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Field Trials for Hempseed in Tasmania

Here is Cannabis scientist Robert C. Clarke discussing the 2018 field trials in Tasmania that I participated in. The plan was Rob would grow the hempseed and I would turn it into branded hemp foods and get it into people’s stomachs. The trial was 172 acres (70 ha) and 19 varieties.

There are a few pearls in the talk such as…

  • hemp needs as much nutrient inputs and water as other crops like corn,
  • moving a certified cultivar even 2° in latitude (220 km or 140 miles) from the latitude where it’s from (Canada, France, Italy, etc.) changes it,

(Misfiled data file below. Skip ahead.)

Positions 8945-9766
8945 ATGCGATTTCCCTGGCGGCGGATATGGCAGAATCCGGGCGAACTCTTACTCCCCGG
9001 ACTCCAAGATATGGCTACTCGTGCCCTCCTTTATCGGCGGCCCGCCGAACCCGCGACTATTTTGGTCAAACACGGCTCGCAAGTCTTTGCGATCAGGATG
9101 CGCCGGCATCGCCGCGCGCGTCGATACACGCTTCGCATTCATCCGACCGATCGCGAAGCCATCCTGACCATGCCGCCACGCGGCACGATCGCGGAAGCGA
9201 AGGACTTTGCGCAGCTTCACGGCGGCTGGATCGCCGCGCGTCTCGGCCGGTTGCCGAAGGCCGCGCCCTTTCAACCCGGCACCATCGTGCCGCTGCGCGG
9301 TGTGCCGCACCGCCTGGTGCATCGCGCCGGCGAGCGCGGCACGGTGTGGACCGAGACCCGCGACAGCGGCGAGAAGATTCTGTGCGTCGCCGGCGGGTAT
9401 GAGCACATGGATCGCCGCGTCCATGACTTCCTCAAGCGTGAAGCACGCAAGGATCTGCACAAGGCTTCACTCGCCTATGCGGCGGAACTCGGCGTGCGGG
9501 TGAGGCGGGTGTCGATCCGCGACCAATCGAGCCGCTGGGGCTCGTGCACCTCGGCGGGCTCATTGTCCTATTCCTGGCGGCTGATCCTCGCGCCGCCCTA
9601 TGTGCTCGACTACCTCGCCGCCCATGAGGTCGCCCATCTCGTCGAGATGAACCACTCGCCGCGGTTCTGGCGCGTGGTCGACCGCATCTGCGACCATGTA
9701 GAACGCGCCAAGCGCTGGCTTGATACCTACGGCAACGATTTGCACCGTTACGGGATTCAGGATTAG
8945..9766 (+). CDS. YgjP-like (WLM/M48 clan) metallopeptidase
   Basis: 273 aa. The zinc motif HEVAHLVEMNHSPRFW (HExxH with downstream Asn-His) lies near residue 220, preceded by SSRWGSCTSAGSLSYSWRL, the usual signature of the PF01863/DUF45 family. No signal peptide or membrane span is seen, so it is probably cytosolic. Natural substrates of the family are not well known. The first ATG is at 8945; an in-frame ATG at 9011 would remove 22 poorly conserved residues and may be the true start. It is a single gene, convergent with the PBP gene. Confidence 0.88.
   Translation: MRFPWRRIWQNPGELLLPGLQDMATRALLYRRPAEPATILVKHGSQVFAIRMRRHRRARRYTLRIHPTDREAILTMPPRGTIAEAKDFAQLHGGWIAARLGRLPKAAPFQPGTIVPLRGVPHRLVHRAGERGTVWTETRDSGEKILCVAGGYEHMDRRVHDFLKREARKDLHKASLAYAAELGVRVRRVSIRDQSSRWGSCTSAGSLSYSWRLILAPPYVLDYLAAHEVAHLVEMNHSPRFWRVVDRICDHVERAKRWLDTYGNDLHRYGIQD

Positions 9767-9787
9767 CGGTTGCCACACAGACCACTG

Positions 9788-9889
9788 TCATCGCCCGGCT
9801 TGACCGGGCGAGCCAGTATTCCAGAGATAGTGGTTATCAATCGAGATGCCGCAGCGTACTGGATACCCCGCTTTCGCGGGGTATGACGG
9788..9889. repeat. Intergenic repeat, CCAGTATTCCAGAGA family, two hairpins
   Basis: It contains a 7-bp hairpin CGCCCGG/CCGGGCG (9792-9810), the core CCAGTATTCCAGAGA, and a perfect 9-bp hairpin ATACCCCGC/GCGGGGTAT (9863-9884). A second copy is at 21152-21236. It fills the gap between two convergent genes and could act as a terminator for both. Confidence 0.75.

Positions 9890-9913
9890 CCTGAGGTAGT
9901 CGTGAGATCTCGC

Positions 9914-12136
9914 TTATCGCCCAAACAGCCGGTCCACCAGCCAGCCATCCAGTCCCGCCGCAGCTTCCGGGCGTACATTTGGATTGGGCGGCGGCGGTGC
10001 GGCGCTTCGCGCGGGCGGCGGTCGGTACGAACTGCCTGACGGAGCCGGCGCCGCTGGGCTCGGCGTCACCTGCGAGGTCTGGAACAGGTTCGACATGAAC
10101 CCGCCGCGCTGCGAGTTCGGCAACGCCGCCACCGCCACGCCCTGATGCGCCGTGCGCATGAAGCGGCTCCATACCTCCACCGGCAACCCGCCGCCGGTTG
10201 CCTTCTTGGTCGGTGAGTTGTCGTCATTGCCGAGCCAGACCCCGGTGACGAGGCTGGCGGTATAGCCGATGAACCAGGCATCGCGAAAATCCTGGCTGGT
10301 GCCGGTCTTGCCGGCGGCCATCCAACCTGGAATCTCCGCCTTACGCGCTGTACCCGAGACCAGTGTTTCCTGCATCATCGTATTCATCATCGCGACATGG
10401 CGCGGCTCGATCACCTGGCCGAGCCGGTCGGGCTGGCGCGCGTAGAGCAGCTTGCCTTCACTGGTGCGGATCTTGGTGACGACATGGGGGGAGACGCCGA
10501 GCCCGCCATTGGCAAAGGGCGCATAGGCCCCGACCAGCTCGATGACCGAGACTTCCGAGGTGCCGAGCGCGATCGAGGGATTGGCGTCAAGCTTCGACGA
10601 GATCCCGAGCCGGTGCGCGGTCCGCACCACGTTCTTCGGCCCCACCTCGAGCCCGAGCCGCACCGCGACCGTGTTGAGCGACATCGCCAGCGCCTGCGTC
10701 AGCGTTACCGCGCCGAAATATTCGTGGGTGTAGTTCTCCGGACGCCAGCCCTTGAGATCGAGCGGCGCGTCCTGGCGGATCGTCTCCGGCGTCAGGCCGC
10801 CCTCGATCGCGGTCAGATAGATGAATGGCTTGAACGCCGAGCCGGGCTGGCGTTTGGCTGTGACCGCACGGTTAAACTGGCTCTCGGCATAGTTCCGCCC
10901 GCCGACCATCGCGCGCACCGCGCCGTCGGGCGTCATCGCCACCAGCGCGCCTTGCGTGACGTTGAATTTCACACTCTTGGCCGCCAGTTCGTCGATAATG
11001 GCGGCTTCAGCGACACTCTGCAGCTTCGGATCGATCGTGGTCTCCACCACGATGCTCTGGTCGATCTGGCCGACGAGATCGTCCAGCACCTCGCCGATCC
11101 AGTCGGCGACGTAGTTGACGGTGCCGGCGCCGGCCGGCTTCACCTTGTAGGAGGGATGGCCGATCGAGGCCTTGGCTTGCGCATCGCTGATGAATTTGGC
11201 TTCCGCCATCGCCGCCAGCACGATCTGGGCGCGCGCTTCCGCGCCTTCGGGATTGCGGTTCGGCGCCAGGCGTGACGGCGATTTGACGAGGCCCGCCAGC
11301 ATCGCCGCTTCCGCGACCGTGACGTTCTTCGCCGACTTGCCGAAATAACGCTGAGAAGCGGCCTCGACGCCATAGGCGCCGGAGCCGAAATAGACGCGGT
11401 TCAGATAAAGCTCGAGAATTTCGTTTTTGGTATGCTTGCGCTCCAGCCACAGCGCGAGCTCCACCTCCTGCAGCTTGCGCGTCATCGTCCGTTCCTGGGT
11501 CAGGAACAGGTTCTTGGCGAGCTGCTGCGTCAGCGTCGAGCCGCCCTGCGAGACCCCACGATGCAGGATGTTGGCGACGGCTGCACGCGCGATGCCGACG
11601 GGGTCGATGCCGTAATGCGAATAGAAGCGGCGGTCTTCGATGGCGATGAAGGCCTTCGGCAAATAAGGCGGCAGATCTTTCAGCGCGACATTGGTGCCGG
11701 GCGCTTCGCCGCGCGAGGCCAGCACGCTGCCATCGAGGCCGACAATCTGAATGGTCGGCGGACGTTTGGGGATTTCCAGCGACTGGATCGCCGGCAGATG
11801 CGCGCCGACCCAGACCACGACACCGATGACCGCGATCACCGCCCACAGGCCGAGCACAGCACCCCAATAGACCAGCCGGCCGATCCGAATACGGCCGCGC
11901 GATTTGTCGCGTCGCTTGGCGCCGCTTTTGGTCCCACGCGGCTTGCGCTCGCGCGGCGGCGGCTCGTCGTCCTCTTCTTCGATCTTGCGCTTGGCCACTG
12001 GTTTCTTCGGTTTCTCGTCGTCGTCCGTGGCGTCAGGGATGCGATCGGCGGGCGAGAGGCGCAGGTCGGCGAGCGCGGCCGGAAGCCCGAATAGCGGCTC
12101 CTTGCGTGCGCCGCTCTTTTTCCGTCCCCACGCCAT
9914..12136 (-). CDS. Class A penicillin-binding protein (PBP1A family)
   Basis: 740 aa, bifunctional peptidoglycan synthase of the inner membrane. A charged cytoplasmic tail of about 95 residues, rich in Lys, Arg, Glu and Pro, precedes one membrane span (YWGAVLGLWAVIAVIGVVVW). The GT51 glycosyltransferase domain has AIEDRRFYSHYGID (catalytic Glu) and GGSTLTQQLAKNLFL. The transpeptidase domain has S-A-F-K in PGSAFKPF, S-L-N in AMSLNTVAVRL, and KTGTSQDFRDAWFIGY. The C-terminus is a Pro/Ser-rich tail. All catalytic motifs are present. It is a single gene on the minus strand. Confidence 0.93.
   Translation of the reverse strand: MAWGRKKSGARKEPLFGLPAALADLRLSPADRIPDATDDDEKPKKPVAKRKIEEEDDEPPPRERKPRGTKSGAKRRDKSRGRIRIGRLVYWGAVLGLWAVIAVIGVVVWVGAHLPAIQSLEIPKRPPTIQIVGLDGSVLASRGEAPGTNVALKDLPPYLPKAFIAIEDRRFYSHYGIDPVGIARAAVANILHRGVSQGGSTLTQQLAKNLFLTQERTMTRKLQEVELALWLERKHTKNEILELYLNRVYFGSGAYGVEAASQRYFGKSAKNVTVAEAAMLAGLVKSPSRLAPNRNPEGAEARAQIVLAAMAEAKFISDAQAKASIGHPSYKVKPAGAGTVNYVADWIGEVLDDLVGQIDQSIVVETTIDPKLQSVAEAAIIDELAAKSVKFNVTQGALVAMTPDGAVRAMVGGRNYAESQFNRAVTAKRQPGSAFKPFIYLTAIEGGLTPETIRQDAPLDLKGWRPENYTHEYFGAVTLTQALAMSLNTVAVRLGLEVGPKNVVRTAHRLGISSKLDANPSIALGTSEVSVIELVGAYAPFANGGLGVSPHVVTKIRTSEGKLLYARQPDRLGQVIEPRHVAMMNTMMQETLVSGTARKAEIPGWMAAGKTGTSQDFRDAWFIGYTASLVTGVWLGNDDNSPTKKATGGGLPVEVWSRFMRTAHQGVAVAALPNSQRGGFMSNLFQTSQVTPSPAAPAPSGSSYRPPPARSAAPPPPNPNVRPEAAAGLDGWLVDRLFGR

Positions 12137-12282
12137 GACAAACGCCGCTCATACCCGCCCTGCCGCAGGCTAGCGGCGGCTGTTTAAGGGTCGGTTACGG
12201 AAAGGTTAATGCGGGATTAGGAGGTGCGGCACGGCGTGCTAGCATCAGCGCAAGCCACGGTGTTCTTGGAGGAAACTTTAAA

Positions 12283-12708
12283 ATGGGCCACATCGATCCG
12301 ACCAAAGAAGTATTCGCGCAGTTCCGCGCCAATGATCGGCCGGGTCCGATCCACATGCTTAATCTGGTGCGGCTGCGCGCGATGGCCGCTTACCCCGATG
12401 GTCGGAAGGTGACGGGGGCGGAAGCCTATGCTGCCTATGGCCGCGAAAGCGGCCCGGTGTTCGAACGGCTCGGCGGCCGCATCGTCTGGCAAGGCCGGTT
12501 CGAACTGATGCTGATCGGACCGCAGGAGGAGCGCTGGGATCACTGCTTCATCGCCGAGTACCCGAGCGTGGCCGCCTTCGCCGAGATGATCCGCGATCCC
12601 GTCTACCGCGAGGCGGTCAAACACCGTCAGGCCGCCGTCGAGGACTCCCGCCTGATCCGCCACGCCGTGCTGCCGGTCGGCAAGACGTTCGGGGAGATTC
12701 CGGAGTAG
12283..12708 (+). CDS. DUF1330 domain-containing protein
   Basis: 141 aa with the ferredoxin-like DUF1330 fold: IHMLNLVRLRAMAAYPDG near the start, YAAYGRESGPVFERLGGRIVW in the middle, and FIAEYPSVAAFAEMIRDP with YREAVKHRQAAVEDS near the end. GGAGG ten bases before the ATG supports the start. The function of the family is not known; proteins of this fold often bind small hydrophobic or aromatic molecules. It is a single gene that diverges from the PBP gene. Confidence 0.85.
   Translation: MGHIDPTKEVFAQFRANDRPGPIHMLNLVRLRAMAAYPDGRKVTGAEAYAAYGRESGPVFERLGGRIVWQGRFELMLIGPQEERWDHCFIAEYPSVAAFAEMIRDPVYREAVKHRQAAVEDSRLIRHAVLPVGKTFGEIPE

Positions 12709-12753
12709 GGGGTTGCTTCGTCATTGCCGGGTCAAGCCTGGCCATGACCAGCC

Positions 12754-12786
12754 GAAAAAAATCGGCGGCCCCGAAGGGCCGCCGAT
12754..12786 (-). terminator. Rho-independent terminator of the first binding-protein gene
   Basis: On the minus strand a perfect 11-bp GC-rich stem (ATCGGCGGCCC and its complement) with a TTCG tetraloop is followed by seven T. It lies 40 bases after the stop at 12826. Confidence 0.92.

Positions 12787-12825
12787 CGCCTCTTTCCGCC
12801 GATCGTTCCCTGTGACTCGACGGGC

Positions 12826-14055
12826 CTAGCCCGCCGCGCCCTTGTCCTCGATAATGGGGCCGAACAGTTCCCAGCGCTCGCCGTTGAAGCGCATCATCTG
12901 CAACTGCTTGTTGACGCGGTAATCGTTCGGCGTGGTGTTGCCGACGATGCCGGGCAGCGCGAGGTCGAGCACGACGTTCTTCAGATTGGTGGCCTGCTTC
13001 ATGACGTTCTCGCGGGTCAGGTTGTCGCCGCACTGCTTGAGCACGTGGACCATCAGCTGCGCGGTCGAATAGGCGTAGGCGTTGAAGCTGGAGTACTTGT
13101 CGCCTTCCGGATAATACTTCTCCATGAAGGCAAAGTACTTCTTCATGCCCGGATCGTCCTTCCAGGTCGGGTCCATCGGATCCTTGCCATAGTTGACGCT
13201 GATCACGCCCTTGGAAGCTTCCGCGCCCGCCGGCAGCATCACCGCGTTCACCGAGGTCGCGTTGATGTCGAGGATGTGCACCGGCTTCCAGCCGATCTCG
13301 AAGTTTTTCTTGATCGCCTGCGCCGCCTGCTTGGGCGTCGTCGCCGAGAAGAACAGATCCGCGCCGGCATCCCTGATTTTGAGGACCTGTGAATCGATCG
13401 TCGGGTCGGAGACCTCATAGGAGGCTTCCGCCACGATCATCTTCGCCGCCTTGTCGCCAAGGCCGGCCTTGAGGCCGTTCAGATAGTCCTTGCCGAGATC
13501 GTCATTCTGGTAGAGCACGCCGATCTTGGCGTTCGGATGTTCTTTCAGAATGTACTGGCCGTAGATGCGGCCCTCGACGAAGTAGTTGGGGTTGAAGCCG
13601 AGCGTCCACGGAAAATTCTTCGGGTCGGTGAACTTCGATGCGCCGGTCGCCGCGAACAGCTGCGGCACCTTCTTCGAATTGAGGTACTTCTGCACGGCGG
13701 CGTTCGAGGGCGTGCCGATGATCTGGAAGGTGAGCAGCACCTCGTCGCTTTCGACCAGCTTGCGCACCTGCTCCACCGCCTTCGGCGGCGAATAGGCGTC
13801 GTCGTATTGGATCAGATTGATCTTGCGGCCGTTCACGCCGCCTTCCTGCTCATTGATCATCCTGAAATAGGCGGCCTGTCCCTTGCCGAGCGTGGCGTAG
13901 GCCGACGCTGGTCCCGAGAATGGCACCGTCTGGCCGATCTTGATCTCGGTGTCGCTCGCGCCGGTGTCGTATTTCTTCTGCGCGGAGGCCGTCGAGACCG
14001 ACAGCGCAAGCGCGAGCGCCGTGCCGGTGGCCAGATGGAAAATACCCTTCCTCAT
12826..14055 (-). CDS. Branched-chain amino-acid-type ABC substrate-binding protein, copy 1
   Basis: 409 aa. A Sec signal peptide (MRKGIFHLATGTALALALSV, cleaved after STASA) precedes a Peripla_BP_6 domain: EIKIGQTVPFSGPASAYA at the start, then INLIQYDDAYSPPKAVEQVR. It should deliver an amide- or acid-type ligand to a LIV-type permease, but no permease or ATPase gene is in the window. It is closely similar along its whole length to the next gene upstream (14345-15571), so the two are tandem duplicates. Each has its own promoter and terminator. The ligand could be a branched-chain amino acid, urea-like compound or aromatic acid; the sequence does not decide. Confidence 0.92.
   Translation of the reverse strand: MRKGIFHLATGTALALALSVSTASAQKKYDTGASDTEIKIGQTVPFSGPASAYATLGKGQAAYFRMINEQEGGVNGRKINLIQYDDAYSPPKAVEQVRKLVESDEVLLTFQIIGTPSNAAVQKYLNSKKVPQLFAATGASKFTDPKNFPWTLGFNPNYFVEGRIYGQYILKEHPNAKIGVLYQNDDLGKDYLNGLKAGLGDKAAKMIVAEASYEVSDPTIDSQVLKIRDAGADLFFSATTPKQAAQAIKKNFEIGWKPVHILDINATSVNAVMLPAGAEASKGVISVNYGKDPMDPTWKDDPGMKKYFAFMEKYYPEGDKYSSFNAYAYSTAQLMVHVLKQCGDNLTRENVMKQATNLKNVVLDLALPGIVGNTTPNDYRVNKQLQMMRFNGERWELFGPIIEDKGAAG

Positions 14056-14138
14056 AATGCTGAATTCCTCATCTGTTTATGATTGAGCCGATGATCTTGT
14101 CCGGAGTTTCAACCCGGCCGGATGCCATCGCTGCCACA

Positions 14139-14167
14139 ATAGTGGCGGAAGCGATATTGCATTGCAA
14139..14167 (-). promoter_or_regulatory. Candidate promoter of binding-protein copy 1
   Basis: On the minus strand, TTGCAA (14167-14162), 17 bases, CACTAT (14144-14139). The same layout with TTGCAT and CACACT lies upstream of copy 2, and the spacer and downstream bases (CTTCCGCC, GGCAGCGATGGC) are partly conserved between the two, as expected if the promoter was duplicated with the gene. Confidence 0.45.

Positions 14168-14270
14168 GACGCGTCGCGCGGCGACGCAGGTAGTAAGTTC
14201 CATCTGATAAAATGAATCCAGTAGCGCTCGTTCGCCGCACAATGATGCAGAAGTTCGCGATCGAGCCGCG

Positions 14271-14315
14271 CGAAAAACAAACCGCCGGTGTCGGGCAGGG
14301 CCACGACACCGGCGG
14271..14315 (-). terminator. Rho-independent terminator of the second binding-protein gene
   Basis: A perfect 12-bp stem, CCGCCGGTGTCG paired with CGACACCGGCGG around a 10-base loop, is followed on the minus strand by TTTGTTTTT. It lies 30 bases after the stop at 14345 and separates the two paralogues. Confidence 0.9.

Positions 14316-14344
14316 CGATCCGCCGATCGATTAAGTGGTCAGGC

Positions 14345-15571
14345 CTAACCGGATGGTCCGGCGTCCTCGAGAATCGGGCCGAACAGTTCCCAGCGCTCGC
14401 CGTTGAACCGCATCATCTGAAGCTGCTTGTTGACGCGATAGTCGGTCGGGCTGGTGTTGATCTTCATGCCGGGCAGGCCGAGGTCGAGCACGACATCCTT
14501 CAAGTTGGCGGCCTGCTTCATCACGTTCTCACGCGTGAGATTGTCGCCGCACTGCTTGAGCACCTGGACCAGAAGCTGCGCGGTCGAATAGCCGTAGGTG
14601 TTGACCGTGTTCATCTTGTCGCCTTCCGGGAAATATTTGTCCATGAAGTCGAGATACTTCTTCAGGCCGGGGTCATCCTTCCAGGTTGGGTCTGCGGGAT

• monos should theoretically yield more than dioecious but don’t because of the breeding by the French, and
  • if all you want is as much raw fiber/biomass as possible then go with unflowered Chinese varieties which flower later thus are better-suited for latitudes more Equatorial (unless you just want fiber not flowers).

That last point could also be the key to fiber for tropical latitudes; don’t flower them just grow the Chinese beasts for biomass using light supplementation to retard flowering.

Why is latitude so important to photoperiod hemp? Because latitude controls hours of sunlight and the plant begins to flower as light approaches 12/12, 12 hours of sunlight in late September in the northern hemisphere:

Click here for the paper on the trials he mentions.

Check out the video:

And here are yet more videos from that project:

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